Transgender Bathroom Law: Which states won't let trans students choose their own restroom?
The Trump administration on Wednesday lifted former President Barack Obama's historic Title IX guidance requiring public schools to allow students to use restrooms matching their gender identity.
Secretary of Education Betsy DeVos reportedly resisted the move, but dropped her objections under pressure from President Donald Trump. Attorney General Jeff Sessions said in a statement that the "prior guidance documents did not contain sufficient legal analysis or explain how the interpretation was consistent with the language of Title IX."
The Trump administration did not offer any replacement protections for trans students, but, according to Sessions, "Congress, state legislatures and local governments are in a position to adopt appropriate policies or laws addressing this issue."
What now for trans students?
The Obama administration's protections were already being barred by a federal court injunction, so Trump's directive may not have an immediate concrete impact, according to the New York Times.
But in rolling back the guidance, the Trump administration is explicitly turning the issue over to the states — some of which have protections in place, while others have fought to force trans students to use bathrooms and locker room facilities corresponding to the gender they were assigned at birth.
North Carolina, which passed House Bill 2 in 2016 banning anti-discrimination laws, is currently the only state in the nation to pass a bill explicitly prohibiting people from using restrooms that do not align with their assigned gender. An anti-gay bill passed last year in Mississippi allows employers and school administrators to dictate individuals' access to "intimate facilities" like bathrooms, spas and locker rooms, but does not explicitly restrict transgender people from using the public restrooms of their choice.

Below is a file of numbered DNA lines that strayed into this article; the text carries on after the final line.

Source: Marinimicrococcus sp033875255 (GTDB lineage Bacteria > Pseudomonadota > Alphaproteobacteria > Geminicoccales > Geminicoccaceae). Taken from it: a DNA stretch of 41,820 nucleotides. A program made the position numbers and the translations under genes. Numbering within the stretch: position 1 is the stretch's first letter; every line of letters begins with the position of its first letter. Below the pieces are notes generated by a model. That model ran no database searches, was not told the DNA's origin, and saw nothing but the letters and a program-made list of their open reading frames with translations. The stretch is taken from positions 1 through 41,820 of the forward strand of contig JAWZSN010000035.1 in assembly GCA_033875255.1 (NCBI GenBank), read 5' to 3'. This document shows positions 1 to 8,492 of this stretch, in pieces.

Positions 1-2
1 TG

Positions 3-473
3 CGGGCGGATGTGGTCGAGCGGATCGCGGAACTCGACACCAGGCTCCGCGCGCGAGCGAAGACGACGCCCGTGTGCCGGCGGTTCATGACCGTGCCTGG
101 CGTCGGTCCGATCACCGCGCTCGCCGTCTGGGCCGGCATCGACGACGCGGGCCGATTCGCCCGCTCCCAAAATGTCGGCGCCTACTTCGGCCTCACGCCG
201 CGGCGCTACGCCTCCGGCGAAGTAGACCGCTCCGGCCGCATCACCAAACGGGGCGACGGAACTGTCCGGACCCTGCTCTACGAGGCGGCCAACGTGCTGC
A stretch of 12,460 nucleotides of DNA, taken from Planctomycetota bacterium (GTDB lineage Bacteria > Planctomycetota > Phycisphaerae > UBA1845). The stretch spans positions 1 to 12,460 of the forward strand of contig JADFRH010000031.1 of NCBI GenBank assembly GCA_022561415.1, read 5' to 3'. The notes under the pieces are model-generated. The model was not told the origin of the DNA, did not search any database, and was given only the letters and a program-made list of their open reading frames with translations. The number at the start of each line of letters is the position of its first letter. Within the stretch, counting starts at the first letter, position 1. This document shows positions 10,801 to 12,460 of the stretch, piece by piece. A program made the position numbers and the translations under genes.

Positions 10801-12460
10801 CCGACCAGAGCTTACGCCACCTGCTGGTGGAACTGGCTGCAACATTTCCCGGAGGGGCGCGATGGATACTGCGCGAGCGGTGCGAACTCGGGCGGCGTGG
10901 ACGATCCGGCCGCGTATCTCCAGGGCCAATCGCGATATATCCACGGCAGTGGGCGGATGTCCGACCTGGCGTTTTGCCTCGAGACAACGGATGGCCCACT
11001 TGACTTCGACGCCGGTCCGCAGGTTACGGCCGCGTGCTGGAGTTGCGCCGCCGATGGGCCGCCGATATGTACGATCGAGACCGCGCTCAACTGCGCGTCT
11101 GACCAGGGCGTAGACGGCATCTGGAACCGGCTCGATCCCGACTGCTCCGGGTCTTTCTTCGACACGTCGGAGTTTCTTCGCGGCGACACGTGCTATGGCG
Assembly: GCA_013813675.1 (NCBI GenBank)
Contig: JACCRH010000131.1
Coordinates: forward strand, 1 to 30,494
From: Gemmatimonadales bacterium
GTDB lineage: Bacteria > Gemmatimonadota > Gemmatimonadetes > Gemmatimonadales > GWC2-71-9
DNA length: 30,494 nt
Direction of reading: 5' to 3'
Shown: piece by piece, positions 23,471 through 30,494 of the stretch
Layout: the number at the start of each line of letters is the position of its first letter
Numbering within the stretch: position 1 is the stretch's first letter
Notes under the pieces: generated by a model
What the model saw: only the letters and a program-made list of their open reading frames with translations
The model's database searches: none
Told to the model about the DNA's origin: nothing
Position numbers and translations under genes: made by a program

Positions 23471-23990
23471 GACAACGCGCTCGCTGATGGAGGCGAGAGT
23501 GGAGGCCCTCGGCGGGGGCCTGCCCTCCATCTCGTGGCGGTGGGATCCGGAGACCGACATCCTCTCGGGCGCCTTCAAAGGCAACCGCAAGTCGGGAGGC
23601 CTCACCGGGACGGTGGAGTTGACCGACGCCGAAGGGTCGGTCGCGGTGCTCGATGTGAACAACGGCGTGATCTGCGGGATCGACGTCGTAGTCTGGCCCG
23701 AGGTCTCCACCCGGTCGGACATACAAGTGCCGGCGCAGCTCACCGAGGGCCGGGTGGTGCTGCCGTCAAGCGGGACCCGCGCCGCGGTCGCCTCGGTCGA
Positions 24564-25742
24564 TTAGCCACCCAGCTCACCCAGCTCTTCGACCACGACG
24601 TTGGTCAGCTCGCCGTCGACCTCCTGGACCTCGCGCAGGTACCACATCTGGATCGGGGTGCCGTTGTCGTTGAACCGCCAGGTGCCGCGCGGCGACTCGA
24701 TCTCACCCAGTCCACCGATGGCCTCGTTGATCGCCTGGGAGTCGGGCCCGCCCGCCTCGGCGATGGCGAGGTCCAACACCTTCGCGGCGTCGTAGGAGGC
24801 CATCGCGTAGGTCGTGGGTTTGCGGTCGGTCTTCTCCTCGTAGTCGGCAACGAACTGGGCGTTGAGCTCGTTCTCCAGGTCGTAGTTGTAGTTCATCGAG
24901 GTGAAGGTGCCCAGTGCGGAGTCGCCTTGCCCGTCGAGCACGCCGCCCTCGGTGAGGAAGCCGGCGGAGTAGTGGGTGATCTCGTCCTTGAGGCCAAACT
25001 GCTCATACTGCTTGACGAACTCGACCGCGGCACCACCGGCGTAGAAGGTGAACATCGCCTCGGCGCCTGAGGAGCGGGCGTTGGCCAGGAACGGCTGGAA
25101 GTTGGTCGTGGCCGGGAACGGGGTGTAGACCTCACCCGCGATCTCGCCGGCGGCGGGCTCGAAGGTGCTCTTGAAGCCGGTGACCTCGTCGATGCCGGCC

But several states — including Texas — have introduced similar legislation, despite HB2's deleterious impact on the state's economy and its residents. Anti-trans "bathroom bills" were also introduced this year in Minnesota, Kentucky, Missouri, South Carolina, Virginia, Alabama and Washington.
"This isn't a 'states rights' issue, it's a civil rights issue," Human Rights Campaign president Chad Griffin said in a statement. "Children deserve protection from bullying no matter what state they live in. Period."
The reversal also may impact the upcoming Supreme Court case of Gavin Grimm, a 17-year-old Virginia transgender student who sued his school district after the school board voted to bar students from using bathrooms that didn't correspond to the gender they were assigned at birth. He won his case in federal court, but the Supreme Court issued an injunction against the decision and will hear oral arguments in the case in March. The lower court had cited the Obama administration protections in siding with Grimm.